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VIEW: Visual Interactive Effective Worlds
When To Walk Away: Questions To Ask In Infovis Projects
I will discuss several questions that I recommend asking before an
infovis project starts, and re-asking at intervals throughout the
lifetime of the project. In this talk, I will not focus on technique
questions, such whether a technique is novel or whether a chosen
visual representation actually communicates the desired structure.
Instead, these questions are concerned with process issues. What
flavor of collaborators do I have - real users, or fellow tool
builders? Is the problem solveable: Is there a real need for my new
approach/tool? Am I addressing a real task? Does real data exist and
can I have it? I will give examples of several past projects, with
outcomes along the range from successful to not so successful, where
these questions mattered. In many cases, it did not occur to me to ask
these questions when starting the projects, even if they seem obvious
Visualization of Diffusion Image Data and its Models
3D Visualization of Vasculature
Virtual Reality & Presence
Ecole Polytechnique Federale
images than on the quality of the relation between the user and digital contents. An
estimator of the quality of such relation is the level of presence which could be seen as a
evaluation of the feeling to be in a virtual worlds. This presentation aims to explain the
links between presence and virtual worlds and discuss some strategies, methods and
techniques reinforcing the personal involvement of the users. Several research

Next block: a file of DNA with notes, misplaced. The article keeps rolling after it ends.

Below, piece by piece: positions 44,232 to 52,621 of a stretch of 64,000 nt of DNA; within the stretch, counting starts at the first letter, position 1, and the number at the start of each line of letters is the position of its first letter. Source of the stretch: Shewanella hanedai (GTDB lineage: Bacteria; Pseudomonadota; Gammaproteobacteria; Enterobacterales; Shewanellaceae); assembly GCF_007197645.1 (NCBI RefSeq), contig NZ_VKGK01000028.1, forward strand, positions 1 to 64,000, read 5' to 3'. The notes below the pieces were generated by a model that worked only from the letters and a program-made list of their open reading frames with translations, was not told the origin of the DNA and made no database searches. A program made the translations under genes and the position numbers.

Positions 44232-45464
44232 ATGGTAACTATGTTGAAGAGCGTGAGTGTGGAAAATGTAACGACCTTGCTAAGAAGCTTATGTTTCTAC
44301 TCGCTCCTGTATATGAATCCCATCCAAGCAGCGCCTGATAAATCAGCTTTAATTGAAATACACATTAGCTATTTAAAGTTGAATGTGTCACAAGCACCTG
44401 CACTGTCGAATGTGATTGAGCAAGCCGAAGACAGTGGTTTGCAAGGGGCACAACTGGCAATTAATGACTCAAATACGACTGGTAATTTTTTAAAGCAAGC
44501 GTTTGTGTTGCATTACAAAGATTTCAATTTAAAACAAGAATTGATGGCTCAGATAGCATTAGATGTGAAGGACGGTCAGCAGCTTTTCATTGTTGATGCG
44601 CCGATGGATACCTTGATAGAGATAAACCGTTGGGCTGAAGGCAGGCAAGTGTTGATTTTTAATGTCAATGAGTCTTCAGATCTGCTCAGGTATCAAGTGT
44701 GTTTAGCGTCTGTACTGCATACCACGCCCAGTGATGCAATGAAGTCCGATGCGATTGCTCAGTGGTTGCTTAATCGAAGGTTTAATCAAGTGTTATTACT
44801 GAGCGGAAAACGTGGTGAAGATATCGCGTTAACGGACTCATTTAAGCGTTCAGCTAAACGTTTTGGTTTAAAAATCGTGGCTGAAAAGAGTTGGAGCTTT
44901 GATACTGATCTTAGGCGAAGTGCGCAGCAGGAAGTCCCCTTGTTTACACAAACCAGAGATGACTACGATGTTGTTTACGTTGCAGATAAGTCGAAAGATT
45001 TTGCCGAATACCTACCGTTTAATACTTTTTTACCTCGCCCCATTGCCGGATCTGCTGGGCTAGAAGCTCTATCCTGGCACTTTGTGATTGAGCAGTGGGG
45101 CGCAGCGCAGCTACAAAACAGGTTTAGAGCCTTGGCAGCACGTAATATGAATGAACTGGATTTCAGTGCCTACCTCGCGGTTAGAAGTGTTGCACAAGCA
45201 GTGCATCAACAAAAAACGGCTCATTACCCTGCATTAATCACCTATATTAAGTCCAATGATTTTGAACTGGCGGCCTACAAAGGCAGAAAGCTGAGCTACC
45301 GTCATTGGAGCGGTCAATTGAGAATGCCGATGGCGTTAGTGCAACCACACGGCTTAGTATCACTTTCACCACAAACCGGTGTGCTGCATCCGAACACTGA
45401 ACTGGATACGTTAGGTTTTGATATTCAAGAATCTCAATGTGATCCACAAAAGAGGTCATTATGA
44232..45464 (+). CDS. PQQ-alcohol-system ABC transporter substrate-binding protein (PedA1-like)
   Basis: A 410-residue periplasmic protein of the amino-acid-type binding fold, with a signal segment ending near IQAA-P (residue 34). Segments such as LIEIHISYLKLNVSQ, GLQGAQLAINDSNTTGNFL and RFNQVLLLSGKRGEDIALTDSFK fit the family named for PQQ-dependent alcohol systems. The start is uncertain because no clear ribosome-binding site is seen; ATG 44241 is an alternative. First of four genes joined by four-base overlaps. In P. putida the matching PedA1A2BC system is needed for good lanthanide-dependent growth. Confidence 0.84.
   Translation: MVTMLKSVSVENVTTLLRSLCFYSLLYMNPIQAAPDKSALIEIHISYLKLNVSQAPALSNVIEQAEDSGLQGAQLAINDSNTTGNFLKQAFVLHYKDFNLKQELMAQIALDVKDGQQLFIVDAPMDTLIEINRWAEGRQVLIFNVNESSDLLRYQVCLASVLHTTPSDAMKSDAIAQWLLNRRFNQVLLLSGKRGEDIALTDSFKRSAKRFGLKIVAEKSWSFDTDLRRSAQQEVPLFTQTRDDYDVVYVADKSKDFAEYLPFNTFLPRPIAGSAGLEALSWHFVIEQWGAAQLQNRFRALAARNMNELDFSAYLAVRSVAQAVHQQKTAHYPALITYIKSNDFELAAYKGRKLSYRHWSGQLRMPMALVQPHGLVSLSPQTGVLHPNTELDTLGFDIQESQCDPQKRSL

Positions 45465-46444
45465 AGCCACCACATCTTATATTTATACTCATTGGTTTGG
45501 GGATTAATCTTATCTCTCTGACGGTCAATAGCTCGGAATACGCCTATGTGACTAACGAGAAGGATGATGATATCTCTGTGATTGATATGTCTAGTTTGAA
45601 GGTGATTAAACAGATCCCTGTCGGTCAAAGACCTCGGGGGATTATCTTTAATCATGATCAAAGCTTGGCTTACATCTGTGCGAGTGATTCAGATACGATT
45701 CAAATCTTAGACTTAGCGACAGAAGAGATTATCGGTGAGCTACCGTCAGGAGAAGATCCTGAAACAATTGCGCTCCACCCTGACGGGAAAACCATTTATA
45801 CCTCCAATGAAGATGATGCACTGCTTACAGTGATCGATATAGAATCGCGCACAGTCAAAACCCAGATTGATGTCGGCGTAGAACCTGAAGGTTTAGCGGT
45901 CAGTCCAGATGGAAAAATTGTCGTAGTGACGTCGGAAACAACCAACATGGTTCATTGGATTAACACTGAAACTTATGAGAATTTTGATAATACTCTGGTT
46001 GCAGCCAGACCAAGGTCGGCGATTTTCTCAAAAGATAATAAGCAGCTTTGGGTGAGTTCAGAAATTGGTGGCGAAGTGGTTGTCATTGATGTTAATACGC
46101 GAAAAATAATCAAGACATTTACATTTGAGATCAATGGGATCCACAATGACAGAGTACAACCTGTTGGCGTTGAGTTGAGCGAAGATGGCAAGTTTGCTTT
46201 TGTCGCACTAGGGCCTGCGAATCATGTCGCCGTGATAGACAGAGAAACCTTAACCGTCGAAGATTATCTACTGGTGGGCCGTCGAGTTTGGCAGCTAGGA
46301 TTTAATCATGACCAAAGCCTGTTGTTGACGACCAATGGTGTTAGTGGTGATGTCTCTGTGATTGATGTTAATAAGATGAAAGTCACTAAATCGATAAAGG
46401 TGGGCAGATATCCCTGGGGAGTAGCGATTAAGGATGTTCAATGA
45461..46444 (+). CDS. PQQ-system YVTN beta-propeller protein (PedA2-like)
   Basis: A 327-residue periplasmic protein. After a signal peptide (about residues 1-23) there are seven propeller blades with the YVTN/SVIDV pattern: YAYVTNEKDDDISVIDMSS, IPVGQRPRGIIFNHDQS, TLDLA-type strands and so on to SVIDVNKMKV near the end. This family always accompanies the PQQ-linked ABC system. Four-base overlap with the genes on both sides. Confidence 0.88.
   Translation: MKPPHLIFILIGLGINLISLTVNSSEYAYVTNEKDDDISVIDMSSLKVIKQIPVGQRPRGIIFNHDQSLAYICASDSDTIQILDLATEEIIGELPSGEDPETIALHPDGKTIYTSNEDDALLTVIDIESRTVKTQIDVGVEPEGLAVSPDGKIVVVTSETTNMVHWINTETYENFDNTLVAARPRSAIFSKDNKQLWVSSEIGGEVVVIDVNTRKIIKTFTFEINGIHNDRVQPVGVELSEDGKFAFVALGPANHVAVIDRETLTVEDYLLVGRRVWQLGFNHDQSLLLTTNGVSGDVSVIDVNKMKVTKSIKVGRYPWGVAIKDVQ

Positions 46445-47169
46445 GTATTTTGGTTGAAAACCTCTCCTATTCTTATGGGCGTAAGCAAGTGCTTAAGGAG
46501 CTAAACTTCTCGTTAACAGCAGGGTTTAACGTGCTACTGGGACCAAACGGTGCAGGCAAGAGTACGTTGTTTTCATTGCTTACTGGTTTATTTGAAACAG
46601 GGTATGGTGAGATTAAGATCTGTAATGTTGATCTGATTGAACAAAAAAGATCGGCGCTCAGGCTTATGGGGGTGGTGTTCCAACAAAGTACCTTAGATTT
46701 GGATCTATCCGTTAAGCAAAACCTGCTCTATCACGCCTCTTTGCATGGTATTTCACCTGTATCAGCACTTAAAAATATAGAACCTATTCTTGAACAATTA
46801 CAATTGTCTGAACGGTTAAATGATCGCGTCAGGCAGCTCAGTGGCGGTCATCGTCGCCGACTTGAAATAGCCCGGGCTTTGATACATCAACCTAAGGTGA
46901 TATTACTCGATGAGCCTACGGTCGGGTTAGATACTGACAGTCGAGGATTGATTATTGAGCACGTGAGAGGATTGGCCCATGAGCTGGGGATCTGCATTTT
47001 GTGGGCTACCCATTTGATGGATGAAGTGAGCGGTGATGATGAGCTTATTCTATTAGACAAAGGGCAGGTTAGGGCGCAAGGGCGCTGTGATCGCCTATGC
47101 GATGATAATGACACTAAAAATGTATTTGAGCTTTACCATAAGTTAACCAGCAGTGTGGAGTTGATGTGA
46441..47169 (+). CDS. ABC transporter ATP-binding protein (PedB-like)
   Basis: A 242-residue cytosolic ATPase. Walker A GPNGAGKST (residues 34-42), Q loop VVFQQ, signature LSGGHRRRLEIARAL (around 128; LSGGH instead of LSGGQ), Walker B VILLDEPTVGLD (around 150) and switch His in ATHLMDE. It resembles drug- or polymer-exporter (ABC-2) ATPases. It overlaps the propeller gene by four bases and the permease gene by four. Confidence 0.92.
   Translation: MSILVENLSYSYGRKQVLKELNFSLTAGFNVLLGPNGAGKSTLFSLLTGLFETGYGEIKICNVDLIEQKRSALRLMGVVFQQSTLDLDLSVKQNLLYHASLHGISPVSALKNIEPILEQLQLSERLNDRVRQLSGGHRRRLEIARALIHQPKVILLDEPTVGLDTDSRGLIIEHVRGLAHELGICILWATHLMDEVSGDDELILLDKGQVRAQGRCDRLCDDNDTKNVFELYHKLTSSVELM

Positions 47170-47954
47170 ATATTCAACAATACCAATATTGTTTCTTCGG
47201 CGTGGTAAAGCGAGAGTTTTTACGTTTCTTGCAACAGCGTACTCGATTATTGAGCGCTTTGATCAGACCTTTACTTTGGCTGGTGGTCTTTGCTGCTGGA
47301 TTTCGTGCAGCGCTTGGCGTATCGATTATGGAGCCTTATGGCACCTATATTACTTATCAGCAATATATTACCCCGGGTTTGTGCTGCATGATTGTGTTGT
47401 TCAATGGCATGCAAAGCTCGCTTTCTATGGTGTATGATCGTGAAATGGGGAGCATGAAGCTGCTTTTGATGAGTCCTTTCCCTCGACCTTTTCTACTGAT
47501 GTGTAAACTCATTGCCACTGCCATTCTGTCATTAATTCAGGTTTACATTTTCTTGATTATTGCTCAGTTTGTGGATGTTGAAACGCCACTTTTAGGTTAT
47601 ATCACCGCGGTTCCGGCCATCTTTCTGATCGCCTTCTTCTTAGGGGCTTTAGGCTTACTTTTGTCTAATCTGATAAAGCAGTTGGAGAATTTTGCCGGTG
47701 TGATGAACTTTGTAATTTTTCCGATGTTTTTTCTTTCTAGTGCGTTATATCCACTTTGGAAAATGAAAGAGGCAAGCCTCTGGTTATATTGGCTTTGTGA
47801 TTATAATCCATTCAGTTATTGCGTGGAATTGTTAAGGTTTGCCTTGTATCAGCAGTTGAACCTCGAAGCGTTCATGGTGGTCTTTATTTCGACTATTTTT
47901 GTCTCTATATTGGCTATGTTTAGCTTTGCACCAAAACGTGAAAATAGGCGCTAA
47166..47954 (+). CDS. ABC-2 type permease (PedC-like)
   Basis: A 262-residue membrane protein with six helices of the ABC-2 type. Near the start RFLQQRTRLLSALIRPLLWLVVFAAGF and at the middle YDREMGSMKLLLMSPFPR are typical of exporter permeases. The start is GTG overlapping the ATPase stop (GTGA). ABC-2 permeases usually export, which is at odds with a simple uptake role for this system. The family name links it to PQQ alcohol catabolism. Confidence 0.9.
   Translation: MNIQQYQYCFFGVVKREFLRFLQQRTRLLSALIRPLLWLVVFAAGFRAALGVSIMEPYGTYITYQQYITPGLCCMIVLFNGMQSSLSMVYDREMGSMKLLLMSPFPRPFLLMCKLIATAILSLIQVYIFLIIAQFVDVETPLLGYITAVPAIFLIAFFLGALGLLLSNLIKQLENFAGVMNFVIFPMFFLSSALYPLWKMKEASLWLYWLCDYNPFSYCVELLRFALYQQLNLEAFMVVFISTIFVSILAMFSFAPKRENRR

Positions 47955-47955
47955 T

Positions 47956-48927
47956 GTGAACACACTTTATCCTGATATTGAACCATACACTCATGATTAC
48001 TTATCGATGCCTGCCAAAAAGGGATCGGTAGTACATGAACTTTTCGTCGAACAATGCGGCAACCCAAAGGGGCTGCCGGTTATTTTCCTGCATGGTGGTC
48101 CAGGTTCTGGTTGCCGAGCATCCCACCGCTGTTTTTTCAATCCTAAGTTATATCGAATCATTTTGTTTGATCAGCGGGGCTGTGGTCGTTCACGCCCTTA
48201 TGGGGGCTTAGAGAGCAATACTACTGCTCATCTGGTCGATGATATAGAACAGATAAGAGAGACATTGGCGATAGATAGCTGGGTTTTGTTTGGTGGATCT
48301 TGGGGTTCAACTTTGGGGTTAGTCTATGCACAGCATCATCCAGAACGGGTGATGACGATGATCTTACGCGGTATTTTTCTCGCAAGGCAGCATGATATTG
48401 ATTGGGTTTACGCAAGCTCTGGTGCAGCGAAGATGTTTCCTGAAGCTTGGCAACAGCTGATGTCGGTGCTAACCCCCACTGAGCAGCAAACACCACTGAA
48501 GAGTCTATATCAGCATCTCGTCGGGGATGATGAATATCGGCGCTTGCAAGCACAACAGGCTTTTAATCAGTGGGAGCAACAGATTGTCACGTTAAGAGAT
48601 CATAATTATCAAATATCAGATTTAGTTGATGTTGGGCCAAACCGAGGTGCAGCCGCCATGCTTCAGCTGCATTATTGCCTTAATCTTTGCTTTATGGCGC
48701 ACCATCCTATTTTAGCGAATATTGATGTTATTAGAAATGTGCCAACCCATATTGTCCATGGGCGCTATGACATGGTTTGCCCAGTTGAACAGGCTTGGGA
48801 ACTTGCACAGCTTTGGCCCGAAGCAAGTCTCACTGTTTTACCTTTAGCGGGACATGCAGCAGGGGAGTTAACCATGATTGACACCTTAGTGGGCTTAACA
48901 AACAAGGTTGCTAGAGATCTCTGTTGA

examples will presented as support for the discussion.
Some Aspects of Optimal Sampling
In this talk I will briefly derive the main idea behind optimal sampling distributions. This
leads to the body-centered cubic (BCC) lattice in 3D. I will then summarize our research
on the BCC lattice and highlight its advantages. We found it to have better numerical
accuracy, as well as better perceptual accuracy. Further, it performs twice as fast as the
ubiquitous cartesian lattice for comparable ray-casting implementations.
I will conclude my talk with some startling observations about optimal sampling in high-
Experimental Research in Visualization?! Creating a Common Research Focus
There is a growing awareness that research in visualization could profit
from more experimental (also called empirical) research. This talk
addresses three related issues:
1. Why should researchers in visualization bother about experimental
research in the first place? It is argued that experimental research is
not a goal in itself but follows naturally from a wish for a more common
research focus, in which there is an agreement on important tasks and
ways of measuring performance in these tasks.
2. What are the main pitfalls when doing experimental research?
Especially the threats posed to reaching valid conclusions (also known
as the validity of a test) are discussed in more details.
3. Does one really need statistics and what is the (lack of) meaning of
a statistically significant effect? It is explained how statistical
modeling and visualization can support a more intuitive interpretation
of experimentally obtained measurements.